An entry written by Taisha:
Today’s photo is of Coryanthes thivii, sometimes known as Thiv’s coryanthes. It was photographed by douneika@Flickr at Viridalia 2013 (a horticultural event at Castello di Thiene in Italy). The image was contributed via the Botany Photo of the Day Flickr Pool. Thank you douneika!
Thiv’s coryanthes is an epiphytic orchid species native to Bolivia, where it grows in humid lowland forests. Coryanthes as a group are known more commonly as the bucket orchids. Species from this genus are known to grow in what are called ant-gardens, which is an example of a mutualistic relationship. The orchids provide both nectar for the ants from extrafloral nectaries and a framework for ant-nest construction within the matrix of their root system, while the ants defend the orchid against herbivory and disperse the seeds of the orchid.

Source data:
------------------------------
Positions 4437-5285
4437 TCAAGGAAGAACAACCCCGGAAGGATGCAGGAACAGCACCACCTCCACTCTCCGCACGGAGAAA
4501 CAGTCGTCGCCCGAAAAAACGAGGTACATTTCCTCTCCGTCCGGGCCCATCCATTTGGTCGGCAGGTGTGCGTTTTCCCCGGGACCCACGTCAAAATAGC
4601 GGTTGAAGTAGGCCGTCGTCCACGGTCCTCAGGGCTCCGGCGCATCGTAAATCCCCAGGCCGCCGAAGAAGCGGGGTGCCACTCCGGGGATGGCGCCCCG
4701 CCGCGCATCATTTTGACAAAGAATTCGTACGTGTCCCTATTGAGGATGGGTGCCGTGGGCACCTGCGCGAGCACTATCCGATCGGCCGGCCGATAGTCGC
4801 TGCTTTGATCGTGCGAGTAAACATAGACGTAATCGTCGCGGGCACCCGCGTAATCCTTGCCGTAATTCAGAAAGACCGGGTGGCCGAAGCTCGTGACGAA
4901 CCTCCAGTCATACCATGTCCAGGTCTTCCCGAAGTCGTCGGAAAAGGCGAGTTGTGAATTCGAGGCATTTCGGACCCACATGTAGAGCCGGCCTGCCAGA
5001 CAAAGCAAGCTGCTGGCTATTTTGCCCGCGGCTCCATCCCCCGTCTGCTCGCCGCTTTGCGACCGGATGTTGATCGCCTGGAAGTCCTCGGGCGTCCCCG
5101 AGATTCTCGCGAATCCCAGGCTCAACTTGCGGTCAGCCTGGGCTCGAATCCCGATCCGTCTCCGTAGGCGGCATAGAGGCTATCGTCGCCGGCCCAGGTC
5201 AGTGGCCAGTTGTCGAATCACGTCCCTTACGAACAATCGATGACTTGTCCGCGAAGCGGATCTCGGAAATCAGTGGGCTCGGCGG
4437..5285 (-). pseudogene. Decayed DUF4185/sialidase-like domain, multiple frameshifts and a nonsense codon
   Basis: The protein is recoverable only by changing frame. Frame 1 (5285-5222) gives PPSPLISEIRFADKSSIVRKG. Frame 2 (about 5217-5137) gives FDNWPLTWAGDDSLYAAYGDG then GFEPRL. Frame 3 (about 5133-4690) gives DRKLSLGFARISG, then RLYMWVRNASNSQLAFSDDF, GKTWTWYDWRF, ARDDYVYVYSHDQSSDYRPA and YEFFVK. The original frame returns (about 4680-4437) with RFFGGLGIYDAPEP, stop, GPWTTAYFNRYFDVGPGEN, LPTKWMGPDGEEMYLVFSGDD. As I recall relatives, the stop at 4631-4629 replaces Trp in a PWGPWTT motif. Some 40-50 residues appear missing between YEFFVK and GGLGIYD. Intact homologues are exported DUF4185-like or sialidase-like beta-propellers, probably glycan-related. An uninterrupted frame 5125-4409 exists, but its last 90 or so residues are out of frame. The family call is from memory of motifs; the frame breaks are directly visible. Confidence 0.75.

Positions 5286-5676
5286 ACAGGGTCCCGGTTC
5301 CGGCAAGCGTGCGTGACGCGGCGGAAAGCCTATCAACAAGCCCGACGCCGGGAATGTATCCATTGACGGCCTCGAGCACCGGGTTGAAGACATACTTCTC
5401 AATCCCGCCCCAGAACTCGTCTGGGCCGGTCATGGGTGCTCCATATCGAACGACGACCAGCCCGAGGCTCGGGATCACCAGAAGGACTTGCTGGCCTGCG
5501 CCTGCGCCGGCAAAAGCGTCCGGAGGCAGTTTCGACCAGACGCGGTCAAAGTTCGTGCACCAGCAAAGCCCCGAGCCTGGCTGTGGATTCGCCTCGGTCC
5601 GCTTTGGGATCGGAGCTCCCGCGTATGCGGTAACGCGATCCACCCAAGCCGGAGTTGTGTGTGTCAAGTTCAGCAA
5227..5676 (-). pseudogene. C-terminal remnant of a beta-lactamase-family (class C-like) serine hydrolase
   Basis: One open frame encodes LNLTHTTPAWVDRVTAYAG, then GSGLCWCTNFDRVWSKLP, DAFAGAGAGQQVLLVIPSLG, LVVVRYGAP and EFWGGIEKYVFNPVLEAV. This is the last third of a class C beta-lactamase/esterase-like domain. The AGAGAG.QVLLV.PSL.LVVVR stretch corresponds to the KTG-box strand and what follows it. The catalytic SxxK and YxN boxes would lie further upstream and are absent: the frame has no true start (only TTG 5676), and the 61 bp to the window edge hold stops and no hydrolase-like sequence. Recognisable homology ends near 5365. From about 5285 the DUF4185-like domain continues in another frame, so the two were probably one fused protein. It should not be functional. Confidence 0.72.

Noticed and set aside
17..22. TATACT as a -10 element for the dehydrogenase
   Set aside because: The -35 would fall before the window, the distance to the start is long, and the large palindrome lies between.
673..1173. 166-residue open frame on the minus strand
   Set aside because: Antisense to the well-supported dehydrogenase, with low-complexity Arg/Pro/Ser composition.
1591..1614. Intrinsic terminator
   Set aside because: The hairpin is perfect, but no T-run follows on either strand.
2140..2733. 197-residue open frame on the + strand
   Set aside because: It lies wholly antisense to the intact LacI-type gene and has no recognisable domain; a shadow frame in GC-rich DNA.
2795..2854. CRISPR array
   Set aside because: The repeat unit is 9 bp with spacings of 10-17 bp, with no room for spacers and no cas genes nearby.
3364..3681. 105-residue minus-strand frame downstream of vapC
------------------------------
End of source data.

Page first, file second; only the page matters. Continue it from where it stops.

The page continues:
The pollination mechanism for this genus is also notable. Pollination in Coryanthes is carried out exclusively by male euglossine bees. The male bees are perfume-collectors who gather fragrant oils to attract females. In this orchid genus, the anthers and stigma are spatially separated. When the male bees are collecting the fragrance compounds, they fall into the liquid-filled bucket (hence, bucket orchids). The now-wet wings prevent the bees from flying to escape, while the slippery sides of the bucket force a single mode of exit. The bee must climb a column and out a passage formed by the column apex and the labellum. When exiting, pollinia from previous flower visits that were attached to the back of the bee may transfer to the stigma of the flower by the bee’s forward movement. After the bee moves through the area of pollinia transfer, it still needs to struggle a bit to exit the flower and consequently may have pollinaia from this flower attach to its back. After drying off, the bee will often then visit another flower and repeat the process (see: Gerlach, G. 2011. The genus Coryanthes: A paradigm in ecology. (PDF) Lankesteriana. 11(3):253-264.).